Thursday, 26 September 2013

Why Does HIV Cause Neuropathy?

As regular readers of this  blog, you'll know that every now and then a post is published which outlines the bare facts behind the relationship between neuropathy and HIV. Today's post from (see link below) does exactly that for people new to the disease, who want to know a bit more about what's happening to them. The information is also useful for more 'experienced' neuropathy patients - it's easy to forget the reasons behind the symptoms we're feeling. From this point on, you may need to discuss your treatment with your doctor and do some more research for yourself.
 HIV Neuropathy
John Hopkins Medicine

Disorders of peripheral nerves are among the most frequent neurological complications of HIV infection. With increasing survival of patients with HIV, the number of patients who have HIV neuropathy is increasing worldwide. HIV can affect peripheral sensory and motor nerves, thoracic nerves, cranial nerves or autonomic nerves. HIV neuropathy can manifest itself in multiple ways. It can affect multiple sensory and motor nerves in distal parts of the limbs and cause HIV polyneuropathy. Sometimes this type of neuropathy is due to a group of anti-HIV medications and is called antiretroviral toxic neuropathy. HIV can also affect one nerve at a time (HIV mononeuropathy) or cause an inflammatory neuropathy similar to Guillain-Barre syndrome (GBS).


The symptoms of HIV neuropathy depend on the type of neuropathy. In HIV polyneuropathy, the patient may experience unusual sensations (paresthesias), numbness and pain in their hands and feet. Often non-painful stimuli, such as touching, can elicit pain sensation. In addition, at later stages of the illness, there may be weakness of the muscles in the feet and hands. In HIV mononeuropathy, the symptoms depend on which nerve is affected. For example, it can affect thoracic nerves and cause numbness and pain in the chest wall or it can affect cranial nerves and cause sensory or motor deficits in the face. In rare cases where HIV causes a GBS-like illness, the symptoms will be very similar to typical GBS.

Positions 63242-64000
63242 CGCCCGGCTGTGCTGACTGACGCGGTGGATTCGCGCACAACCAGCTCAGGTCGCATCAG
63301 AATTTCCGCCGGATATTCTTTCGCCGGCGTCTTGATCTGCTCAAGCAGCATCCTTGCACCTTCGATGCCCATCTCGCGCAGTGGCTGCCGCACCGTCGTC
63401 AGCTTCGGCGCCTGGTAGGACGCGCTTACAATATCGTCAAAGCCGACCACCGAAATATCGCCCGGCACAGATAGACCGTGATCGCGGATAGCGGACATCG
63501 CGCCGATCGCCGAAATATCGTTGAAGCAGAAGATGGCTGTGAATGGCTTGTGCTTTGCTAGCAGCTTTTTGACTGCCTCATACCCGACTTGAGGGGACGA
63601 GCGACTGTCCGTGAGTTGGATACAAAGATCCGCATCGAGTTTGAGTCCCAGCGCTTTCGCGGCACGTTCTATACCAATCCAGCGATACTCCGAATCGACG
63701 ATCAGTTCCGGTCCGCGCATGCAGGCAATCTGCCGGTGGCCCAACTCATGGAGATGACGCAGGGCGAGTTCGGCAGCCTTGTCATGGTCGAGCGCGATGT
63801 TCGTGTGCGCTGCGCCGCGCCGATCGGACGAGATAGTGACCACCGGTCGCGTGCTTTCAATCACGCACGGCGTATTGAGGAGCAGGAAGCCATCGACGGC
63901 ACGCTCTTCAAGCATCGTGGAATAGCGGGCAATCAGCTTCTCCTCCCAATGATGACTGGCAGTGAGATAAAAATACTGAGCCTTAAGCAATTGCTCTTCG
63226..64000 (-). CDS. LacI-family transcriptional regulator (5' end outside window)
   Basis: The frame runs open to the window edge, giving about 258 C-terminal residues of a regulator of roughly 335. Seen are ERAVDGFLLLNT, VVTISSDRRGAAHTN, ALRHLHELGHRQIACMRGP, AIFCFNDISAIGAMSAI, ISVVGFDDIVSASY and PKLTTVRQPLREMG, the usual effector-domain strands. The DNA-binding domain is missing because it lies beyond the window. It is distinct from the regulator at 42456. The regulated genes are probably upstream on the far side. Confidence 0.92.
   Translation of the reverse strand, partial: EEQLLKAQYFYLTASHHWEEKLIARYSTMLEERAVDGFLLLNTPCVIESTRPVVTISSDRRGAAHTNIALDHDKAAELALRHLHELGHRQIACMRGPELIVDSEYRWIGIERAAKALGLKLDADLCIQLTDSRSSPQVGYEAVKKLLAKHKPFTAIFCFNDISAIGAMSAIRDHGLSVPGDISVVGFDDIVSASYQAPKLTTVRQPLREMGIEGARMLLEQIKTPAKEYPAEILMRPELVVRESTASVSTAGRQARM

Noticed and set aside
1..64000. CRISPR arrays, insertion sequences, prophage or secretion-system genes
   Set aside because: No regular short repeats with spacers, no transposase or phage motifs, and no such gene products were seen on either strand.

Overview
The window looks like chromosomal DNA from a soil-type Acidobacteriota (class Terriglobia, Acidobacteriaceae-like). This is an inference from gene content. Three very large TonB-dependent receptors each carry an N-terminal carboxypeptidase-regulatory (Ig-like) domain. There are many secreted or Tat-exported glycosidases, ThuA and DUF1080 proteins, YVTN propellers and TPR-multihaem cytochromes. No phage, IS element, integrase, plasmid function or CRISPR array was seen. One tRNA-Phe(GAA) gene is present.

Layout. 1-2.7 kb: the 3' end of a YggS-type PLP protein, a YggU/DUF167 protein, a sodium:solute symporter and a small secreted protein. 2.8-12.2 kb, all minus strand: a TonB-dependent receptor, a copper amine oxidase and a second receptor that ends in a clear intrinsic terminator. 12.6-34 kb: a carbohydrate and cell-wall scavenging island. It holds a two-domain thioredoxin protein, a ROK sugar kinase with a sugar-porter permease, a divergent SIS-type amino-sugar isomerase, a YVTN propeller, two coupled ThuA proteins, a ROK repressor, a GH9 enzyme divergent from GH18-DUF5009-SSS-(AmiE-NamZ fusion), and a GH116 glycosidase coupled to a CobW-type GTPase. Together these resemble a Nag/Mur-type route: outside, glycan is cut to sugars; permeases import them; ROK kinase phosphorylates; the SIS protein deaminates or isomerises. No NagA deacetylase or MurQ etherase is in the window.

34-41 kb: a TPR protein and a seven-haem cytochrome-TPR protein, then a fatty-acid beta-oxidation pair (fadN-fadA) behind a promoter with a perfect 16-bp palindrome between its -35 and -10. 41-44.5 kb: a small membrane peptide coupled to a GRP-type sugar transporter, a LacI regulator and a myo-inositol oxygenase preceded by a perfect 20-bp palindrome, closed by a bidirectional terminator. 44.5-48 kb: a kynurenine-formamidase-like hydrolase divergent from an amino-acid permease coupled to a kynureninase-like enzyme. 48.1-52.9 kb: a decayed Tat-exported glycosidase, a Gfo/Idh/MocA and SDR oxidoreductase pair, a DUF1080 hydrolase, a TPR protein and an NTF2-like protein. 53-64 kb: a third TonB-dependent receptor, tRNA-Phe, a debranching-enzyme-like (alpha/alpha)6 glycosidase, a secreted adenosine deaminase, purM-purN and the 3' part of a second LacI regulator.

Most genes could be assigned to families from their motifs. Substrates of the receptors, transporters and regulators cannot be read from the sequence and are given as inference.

Diagnosis of HIV neuropathies is based on history, clinical examination and supporting laboratory investigations. These include electromyography with nerve conduction studies, skin biopsies to evaluate cutaneous nerve innervation, and nerve and muscle biopsies for histopathological evaluation.


Treatment of HIV neuropathies depends on the type. Typical HIV polyneuropathy requires good control of HIV infection. Antiretroviral toxic neuropathy may require the cessation of the offending drug. Neuropathic pain due to HIV polyneuropathy can be treated with anti-seizure medications, antidepressants, or analgesics including opiate drugs. In severe painful conditions, patients may be referred to the Blaustein Chronic Pain Clinic for a multidisciplinary approach to pain management. Patients with GBS due to HIV are treated in a similar manner to other GBS patients.

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